ITT Signs Agreement to Purchase Godwin Pumps

July 1, 2010
ITT Corp. has agreed to purchase privately held Godwin Pumps, a supplier of automatic self-priming portable pumps ...

ITT Corp. has agreed to purchase privately held Godwin Pumps, a supplier of automatic self-priming portable pumps used in the growing markets for drainage pump rental, services and sales serving the global industrial, construction, mining, municipal, oil and gas segments.

ITT has agreed to purchase Godwin from its principal shareholders for $585 million. The transaction is expected to close in the third quarter of 2010, pending customary regulatory approvals.

“This acquisition is another example of ITT’s strategy to expand our core businesses and build on our strong global positions in water, wastewater and industrial process,” said Gretchen McClain, president of ITT’s Fluid and Motion Control group. “Godwin’s business is a great complement to our existing fluid technology portfolio, and is expected to establish ITT among the leaders in the growing and profitable $3 billion global market for dewatering pumps and rental services.”

Godwin Pumps, founded in 1976, is based in Bridgeport, NJ, and has approximately 800 employees located throughout the United States and at its manufacturing facility in Gloucestershire, England. The company operates a U.S. rental fleet of more than 6,000 pumps at 26 equipment rental facilities and a network of approximately 50 distributors worldwide. Godwin’s 2009 revenues were approximately $200 million, with full-year 2010 revenue projected to be about $235 million. When combined with ITT’s existing dewatering sales, the Godwin acquisition is expected to double ITT’s revenues from dewatering equipment and services.

Godwin is best known for its service capabilities in dewatering (the removal of unwanted water and other fluids) and the original Dri-Prime pump, an automatic self-priming centrifugal pump range capable of handling industrial sludges, oil, sewage, storm water, mine dewatering and other pumping needs.

Upon closing of the acquisition, Godwin will become part of ITT’s $1.6 billion Water & Wastewater business.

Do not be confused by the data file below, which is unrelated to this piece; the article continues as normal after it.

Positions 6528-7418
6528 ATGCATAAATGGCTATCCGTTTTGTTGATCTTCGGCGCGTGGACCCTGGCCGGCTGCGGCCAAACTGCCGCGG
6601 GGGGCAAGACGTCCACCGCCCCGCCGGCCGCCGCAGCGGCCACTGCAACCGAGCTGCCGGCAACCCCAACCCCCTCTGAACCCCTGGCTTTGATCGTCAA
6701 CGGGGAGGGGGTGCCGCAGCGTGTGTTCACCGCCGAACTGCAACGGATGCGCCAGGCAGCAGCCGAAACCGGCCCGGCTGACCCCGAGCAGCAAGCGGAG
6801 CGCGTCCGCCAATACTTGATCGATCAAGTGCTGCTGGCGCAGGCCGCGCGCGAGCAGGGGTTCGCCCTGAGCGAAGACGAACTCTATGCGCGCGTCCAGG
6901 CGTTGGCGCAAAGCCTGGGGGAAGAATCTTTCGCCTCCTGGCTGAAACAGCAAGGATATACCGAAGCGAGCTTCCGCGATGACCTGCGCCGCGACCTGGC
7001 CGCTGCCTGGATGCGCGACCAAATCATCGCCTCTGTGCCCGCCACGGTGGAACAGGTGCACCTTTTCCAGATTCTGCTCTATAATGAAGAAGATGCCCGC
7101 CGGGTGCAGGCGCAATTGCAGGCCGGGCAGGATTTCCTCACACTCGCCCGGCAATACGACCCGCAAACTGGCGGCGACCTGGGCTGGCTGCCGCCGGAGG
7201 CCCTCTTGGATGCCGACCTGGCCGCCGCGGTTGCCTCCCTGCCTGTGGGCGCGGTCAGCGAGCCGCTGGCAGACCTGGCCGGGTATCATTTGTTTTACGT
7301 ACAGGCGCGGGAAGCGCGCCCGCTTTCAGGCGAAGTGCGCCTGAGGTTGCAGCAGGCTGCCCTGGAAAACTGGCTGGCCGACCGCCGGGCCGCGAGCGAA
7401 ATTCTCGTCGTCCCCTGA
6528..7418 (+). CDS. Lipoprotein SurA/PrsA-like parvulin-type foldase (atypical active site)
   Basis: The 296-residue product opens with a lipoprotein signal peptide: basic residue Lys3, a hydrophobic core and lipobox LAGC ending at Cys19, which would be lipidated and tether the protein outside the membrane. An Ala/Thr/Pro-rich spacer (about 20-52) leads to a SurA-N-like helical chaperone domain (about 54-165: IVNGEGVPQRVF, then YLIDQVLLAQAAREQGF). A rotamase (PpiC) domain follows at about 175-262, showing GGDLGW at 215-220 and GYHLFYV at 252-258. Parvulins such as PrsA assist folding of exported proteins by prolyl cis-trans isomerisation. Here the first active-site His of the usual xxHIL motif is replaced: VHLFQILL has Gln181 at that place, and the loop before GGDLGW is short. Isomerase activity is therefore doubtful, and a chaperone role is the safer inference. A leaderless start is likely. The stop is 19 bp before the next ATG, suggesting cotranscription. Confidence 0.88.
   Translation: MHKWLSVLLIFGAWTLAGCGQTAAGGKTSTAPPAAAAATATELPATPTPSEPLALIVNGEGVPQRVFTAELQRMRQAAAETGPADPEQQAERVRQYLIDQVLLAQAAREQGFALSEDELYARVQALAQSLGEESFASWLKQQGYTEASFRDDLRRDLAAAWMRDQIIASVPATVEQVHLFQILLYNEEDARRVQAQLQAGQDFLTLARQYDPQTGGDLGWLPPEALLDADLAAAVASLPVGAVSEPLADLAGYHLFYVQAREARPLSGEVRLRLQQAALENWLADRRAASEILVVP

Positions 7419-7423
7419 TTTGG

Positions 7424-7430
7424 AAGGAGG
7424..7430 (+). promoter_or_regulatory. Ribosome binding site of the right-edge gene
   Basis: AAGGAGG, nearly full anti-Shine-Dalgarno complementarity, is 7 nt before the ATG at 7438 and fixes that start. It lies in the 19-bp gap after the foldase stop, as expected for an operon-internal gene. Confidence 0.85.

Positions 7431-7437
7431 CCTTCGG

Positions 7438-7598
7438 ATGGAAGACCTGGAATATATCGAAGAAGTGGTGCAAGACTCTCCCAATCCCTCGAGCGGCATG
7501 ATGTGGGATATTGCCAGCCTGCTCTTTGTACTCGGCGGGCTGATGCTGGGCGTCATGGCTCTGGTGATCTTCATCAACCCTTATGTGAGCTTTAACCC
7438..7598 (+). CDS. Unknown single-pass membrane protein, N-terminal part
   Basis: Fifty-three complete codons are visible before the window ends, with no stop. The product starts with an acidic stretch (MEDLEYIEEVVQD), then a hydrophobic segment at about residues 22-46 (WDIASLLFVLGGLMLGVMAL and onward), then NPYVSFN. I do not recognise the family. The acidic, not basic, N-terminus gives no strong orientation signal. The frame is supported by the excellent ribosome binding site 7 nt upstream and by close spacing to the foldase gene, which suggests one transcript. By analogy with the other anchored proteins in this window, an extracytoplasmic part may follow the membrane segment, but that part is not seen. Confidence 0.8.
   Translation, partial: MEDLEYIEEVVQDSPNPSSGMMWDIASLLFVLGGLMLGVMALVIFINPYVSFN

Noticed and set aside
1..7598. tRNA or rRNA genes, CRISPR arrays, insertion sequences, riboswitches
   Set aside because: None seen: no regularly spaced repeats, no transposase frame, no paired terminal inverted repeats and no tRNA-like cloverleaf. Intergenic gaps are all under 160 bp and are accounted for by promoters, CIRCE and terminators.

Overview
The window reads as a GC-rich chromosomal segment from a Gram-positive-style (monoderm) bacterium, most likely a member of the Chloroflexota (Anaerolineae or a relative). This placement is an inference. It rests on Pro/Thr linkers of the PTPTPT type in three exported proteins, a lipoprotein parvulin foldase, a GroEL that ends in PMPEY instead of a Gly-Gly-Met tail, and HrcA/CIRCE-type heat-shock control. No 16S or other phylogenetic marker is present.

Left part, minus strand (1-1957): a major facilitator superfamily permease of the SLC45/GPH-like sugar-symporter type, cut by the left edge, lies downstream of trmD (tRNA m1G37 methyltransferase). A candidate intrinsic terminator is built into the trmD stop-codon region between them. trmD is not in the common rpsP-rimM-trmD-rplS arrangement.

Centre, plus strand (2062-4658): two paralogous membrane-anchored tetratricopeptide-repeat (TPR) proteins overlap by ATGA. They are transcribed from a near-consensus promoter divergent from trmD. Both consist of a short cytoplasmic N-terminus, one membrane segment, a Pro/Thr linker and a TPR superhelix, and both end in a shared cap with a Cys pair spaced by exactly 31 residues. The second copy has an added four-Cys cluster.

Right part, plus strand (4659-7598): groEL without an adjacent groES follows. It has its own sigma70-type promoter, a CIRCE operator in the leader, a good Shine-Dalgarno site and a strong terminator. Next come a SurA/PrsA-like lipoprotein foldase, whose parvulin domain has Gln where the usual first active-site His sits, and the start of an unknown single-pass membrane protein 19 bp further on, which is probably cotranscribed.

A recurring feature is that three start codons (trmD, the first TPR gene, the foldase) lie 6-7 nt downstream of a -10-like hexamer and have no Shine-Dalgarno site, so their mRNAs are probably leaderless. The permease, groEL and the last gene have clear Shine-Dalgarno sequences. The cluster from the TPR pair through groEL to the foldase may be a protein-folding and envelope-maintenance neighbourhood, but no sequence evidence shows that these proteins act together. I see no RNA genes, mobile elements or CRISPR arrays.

“The acquisition presents a tremendous opportunity for ITT to grow its dewatering rental and services business internationally,” said John Williamson, president of ITT’s Water & Wastewater business. “We already have a solid history of partnership, with Godwin offering ITT’s electric submersible pumps since 2003.”

ITT today sells Flygt and Grindex brand dewatering pumps, and rents from its fleet of more than 11,000 pumps, through its global sales and distribution network serving customers in more than 140 countries. ITT’s Flygt pumps are the original submersible dewatering pumps, invented in 1948.

John Michael Paz, founder and chief executive officer of Godwin Pumps, sees the acquisition by ITT as a global expansion opportunity for Godwin’s products and services. “Over the last 30 years, Godwin employees and our strong distribution network have built the Godwin brand and reputation, and I am pleased to see this opportunity for future growth. The combination of these two talented teams should result in tremendous opportunities for both companies.”

ITT currently forecasts that the transaction will be accretive to ITT’s 2011 earnings per share, and dilutive to its current year earnings by an estimated three to five cents per share, reflecting the purchase accounting treatment and transaction fees.

For additional information about ITT’s agreement to purchase Godwin Pumps, visit

Company to Introduce Oil-less Vacuum Pump Series

Thompson Pump will introduce a new oil-less vacuum pump series at the 2010 WEFTEC Trade Show in New Orleans, LA. The pump series offers dry-running operation and eliminates the need for lubricating oil and all related oil accessories.

Available as diesel or electric-driven, the 4 inch to 18 inch automatic priming, centrifugal pumps provide flows to 11,000 gallons per minute, heads to 200 feet, and up to 4 inch solids-handling capabilities.

The vacuum-assisted pump series offers high air-handling capabilities and fast priming. The pumps are available with auto start/stop controls and the company’s Silent Knight® sound attenuation system. They are suited for use in a variety of applications ranging from sewage bypass pumping to wellpoint dewatering.

For more information, visit the company’s website at

New Mechanical Seal Coating System

To combat the problem of dry-running in pumps, EagleBurgmann, a manufacturer of mechanical seals, has developed a new seal face coating that incorporates synthetically manufactured diamond.

The company claims an 8-µm-thick application of its DiamondFaces® microcrystalline coating on a silicon carbide seal face extends the life of the seal, reducing maintenance costs and minimizing lifecycle costs for pump users.

While SiC/SiC material pairings have become popular for seal faces during the last 10 to 15 years, insufficient lubrication results in rapid and massive temperature increases which damages the sliding faces and secondary seals. Combining SiC seal faces with the new coating allows dry-running periods up to several hours without any excessive heat build-up, the company claims.

Mechanical seals with DiamondFaces® coating are suited for applications in the oil and gas industries, chemical and pharmaceutical industries, refineries, building services, and slurry (abrasive media).

For more information, visit the company’s website:

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